Blog Entries

Depression, the Silent Killer

For many who read this blog, speaking about depression may seem redundant. However, an enemy that isn’t acknowledged becomes a silent killer. So, for both those who understand too well what depression is and how it affects our lives and those who don’t know I am writing this post. Every human on planet earth experiences depression. There are no exceptions.

Somersworth (NH) Taking on Childhood Trauma - Here's How []

By Kyle Stucker,, January 22, 2020 Hilltop City education, public safety and social service leaders hope this spring to soft launch a new collaborative model for helping prevent and respond to childhood trauma. The goal of creating an Adverse Childhood Experience Response Team in Somersworth is to bring resources together better than ever before, more proactively refer families to individualized services, and more deeply implement trauma-informed care principles at all levels of...

Historical Trauma to Historical Wisdom []

By Quinn Stoddard, PSU Vanguard, January 21, 2020 On Jan. 15, at Multnomah County Central Library, an open discussion was hosted by the Indigenous 20-Something Project—“a movement [bringing] healing and wellness to an entire generation to stop the toxic impacts of intergenerational trauma.” Hosts and founding members of I20SP, Shalene Joseph and Josh Cocker, discussed different factors affecting indigenous communities and the power that historical wisdom has had in their efforts to foster...

Childhood Sexual Abuse: The Silent Shame []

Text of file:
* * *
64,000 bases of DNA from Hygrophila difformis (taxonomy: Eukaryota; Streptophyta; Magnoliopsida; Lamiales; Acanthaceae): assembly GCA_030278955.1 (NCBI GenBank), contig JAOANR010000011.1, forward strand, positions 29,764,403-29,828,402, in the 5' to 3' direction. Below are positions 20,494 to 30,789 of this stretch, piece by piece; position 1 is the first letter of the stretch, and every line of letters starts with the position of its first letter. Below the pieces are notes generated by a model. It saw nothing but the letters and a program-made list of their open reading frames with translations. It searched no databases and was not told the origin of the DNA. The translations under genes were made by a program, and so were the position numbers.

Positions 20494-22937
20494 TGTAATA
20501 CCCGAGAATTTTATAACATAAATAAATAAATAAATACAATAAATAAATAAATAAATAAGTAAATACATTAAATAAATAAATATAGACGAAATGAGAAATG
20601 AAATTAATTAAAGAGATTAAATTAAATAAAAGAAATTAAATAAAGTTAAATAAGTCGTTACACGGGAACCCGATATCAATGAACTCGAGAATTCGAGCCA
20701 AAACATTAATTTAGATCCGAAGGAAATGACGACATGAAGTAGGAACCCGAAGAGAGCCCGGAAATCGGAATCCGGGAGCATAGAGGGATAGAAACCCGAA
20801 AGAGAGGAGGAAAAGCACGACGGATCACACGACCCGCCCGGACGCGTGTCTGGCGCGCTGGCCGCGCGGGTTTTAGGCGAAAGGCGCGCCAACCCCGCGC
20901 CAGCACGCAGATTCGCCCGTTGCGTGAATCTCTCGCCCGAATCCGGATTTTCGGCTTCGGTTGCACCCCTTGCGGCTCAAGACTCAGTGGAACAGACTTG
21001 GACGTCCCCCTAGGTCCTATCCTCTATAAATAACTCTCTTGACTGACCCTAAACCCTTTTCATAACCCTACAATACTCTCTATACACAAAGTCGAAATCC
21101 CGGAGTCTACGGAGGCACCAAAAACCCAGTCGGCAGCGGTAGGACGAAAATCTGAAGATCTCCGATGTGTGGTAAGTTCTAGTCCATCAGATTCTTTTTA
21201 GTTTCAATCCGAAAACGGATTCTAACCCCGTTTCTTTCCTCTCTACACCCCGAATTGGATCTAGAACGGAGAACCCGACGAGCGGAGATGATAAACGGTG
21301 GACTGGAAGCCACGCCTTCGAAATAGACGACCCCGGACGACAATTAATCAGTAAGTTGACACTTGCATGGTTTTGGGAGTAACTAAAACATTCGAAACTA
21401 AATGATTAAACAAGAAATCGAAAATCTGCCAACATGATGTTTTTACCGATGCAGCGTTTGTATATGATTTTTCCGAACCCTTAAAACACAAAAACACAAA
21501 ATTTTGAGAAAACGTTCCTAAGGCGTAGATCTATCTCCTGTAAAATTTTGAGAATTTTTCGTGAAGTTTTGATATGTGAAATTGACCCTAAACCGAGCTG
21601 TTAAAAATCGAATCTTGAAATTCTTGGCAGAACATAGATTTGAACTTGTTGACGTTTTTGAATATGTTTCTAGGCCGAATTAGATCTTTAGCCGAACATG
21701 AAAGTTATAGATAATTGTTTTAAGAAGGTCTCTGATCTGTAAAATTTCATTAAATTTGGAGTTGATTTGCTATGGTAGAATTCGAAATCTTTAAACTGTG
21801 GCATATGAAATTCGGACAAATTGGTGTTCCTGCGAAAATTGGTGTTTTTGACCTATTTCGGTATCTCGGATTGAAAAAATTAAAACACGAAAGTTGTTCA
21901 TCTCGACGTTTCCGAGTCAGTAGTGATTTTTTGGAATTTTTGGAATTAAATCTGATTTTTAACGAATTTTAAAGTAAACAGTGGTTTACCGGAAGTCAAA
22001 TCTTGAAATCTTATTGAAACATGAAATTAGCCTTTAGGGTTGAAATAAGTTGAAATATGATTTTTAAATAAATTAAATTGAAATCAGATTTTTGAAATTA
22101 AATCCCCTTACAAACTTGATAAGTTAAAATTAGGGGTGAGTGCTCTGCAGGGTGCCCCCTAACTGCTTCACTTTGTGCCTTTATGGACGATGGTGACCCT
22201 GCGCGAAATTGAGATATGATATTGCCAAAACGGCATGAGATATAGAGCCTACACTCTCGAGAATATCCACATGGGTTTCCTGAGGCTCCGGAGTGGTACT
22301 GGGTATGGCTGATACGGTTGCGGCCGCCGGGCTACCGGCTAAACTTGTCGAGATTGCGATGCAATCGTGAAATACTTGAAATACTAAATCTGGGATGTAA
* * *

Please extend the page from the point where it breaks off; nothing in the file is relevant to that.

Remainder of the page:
By Mark McMillan, Pride Source, January 22, 2020 Warning: this column may contain content that may be triggering for some readers. This past year in my practice, I began to see both male and female clients who presented with a past history of child sexual abuse. Unfortunately, the statistics prove that someone misusing alcohol or other drugs most likely has some form of child abuse in their past as well. Add that this person identifies with the LGBTQ community, and the numbers change...

Immigrant Kids Were Restrained to Chairs With Bags Over Their Heads at a Juvenile Hall in Virginia []

By Samantha Michaels, Mother Jones, January 22, 2020 Antonio was tired of people calling him names. Staff members at the Virginia juvenile hall where he was held would call him pendejo and “onion head,” he said. After fleeing violence in Mexico at age 15 and arriving alone at the US border, he’d been sent to Shenandoah Valley Juvenile Center in 2016 and held alongside American teens while he awaited immigration proceedings. Shenandoah is one of two juvenile halls nationally that the Office...

Ask the Community

Creating change within emergency department

Hello, I'm Katie. I work in a Bay Area trauma center in the emergency department. I've had the privilege of working within my department for 4 years. Over the past 4 months I've been doing an immense amount of research into ways we can develop a culture that puts forth a trauma informed practice. Through many hours of research, note taking, interviewing and more, Ive gained much insight into the minds of staff, patients and myself. What motivated me to start this was my lived experience with...Read More...
Last Reply By Michael Harrell · First Unread Post

Reducing Toxic Stress in Pregnancy

Hi ACES community, This is really a personal request for support. I will try to keep this short. I'm a bodyworker and personal development coach studying/using many somatic and mindfulness healing tools for almost 20 years (TRE, IFS, yoga, meditation, breathwork, dance, voice, massage, NLP, etc), so I'm experienced in completely healing my own traumas from emotionally/physically abusive parents, and minor traumas in clients. However, recently a repressed memory surfaced, much worse than...Read More...
Last Reply By Laura Haynes Collector · First Unread Post
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